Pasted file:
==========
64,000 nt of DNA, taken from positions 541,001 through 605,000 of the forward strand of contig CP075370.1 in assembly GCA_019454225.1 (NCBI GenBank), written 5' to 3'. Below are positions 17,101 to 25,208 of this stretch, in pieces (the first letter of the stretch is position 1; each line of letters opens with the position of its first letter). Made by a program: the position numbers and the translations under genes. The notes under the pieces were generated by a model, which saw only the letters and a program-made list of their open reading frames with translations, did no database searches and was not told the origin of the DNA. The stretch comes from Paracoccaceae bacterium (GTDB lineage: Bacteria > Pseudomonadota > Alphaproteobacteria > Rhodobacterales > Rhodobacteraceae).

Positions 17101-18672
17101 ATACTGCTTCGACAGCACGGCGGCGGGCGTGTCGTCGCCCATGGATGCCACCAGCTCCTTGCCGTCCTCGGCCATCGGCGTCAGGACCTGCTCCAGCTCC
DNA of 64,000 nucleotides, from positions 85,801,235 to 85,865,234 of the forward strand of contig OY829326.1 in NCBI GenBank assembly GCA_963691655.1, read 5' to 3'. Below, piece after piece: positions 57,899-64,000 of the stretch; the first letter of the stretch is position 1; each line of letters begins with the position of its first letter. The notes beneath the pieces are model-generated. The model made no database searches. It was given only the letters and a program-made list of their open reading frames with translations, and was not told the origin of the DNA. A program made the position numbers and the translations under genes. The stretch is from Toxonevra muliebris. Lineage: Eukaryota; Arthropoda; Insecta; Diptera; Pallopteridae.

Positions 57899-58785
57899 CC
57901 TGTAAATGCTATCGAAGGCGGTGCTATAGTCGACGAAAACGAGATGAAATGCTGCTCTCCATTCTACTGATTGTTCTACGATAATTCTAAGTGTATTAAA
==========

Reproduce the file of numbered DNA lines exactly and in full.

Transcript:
64,000 nt of DNA, taken from positions 541,001 through 605,000 of the forward strand of contig CP075370.1 in assembly GCA_019454225.1 (NCBI GenBank), written 5' to 3'. Below are positions 17,101 to 25,208 of this stretch, in pieces (the first letter of the stretch is position 1; each line of letters opens with the position of its first letter). Made by a program: the position numbers and the translations under genes. The notes under the pieces were generated by a model, which saw only the letters and a program-made list of their open reading frames with translations, did no database searches and was not told the origin of the DNA. The stretch comes from Paracoccaceae bacterium (GTDB lineage: Bacteria > Pseudomonadota > Alphaproteobacteria > Rhodobacterales > Rhodobacteraceae).

Positions 17101-18672
17101 ATACTGCTTCGACAGCACGGCGGCGGGCGTGTCGTCGCCCATGGATGCCACCAGCTCCTTGCCGTCCTCGGCCATCGGCGTCAGGACCTGCTCCAGCTCC
DNA of 64,000 nucleotides, from positions 85,801,235 to 85,865,234 of the forward strand of contig OY829326.1 in NCBI GenBank assembly GCA_963691655.1, read 5' to 3'. Below, piece after piece: positions 57,899-64,000 of the stretch; the first letter of the stretch is position 1; each line of letters begins with the position of its first letter. The notes beneath the pieces are model-generated. The model made no database searches. It was given only the letters and a program-made list of their open reading frames with translations, and was not told the origin of the DNA. A program made the position numbers and the translations under genes. The stretch is from Toxonevra muliebris. Lineage: Eukaryota; Arthropoda; Insecta; Diptera; Pallopteridae.

Positions 57899-58785
57899 CC
57901 TGTAAATGCTATCGAAGGCGGTGCTATAGTCGACGAAAACGAGATGAAATGCTGCTCTCCATTCTACTGATTGTTCTACGATAATTCTAAGTGTATTAAA